Greetings readers! Carl’s picked up a billy club and he’s on patrol in the local Southwick’s department store, but Harry Hooligan is up to his usual thieving triks. Go catch him before he gets away in the Atari 2600 game Keystone Kapers!
Keystone Kapers was originally released for the Atari 2600 in 1983, right at the beginning of ‘the crash‘. If it were released a year or two earlier, it may well have surpassed the popularity of Pitfall!. But alas, it was not. As a result, we have t-shirts featuring Pitfall Harry, as opposed to Officer Kelly.
Keystone Kapers puts you in control of Officer Keystone Kelly, a police officer who is tasked with catching jailbird stripes-wearing criminal Harry Hooligan who is constantly robbing a store with lousy security. Hooligan has a chronic klepto problem, and he must be caught before he escapes off the roof. Sounds simple enough, until you see that Hooligan has let loose some objects to slow you down like large beach balls, giant-sized radios (this IS the 30’s), and shopping carts. Oh. He also let loose some flying biplanes that will kill you. Flying…. Biplanes…. That will kill you. Luckily, you’ve got a leg up on this thief in the form of escalators and elevators to help nab him, the latter of which Hooligan won’t use. Get him before the timer runs out, or he escapes.
Keystone Kapers has what I would consider, the tightest play control of any Atari 2600 game. That’s saying quite a bit. The cop moves left and right with the joystick, and ducks when the stick is pulled down. The button causes him to jump. Simple and effective. This aforementioned tightness is by necessity, as in later levels, you’ll be working a rhythm of ‘step-step-duck… step-step-duck-jump’. Duck Duck Goose?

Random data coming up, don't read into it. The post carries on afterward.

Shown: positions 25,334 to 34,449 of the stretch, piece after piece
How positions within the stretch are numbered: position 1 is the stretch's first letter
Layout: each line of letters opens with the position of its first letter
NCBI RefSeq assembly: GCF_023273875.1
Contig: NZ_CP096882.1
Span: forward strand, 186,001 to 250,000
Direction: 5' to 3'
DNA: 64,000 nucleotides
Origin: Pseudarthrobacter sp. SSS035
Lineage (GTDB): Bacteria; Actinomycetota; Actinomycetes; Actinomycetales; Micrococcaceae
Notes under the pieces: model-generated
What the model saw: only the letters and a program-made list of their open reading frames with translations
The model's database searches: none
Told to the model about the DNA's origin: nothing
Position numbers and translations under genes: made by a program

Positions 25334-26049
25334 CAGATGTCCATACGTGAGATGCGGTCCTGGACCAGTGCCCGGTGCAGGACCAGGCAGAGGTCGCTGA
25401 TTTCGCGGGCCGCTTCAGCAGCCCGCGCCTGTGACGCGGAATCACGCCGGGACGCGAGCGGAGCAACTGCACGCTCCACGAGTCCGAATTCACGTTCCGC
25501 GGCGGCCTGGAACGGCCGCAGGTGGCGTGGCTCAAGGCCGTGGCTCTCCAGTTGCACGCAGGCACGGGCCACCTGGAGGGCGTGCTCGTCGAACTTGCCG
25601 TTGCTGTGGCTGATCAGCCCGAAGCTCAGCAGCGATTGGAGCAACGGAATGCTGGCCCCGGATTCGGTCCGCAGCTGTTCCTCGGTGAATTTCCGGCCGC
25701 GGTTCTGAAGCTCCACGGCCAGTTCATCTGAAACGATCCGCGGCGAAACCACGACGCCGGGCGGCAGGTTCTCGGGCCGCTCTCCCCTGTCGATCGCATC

Being an Activision game, it’s easy to bump Keystone Kapers to the front half of the ‘2600 games with visually appealing graphics’ list, but it’s one of the better, if not arguably, the best Activision release. The bright colors, that nice ‘sunset’ background with a cityscape, the store itself, the two characters are all very nicely displayed crisply in that classic Activision style. The small map at the bottom of the screen is effective and easy to follow.
The sounds are above average for a 2600 game, but that’s not saying much. The footsteps and jump noise are all well done, but honestly, the pitter-patter of a police officer’s footsteps does get a little irritating, if only because it’s really the only constant sound throughout the game. There’s no theme, no musical fanfare, just footsteps, a jumping sound slightly reminiscent of the Six Million Dollar Man, and a death “THWANG!”. The footsteps do help you set a pattern on later levels, so unfortunately, tuning them off is not in your best interest.
When the 2600 is dusted off (who am I kidding, my 2600 doesn’t have dust on it.) Keystone Kapers isn’t too far from the cartridge slot. Even though it’s one of those ‘never-ending games’ typical of the early 80’s, it has that ‘je ne sais quoi” that keeps pulling me back for more. If you find yourself in the unenviable position of not owning an Atari 2600, there are several other ports of the game for the Atari 8 bit computers and Colecovision. I found an Android version in the Google store. There’s a 5200 version, which I find awkward due to the 5200 controller, but that’s a story for another time. This game begs for a reboot, with 2 players simultaneously I actually only received this game via my cousin during the NES era, and it got considerable play even when I had games like SMB3 to play. I effing love this game. You will too.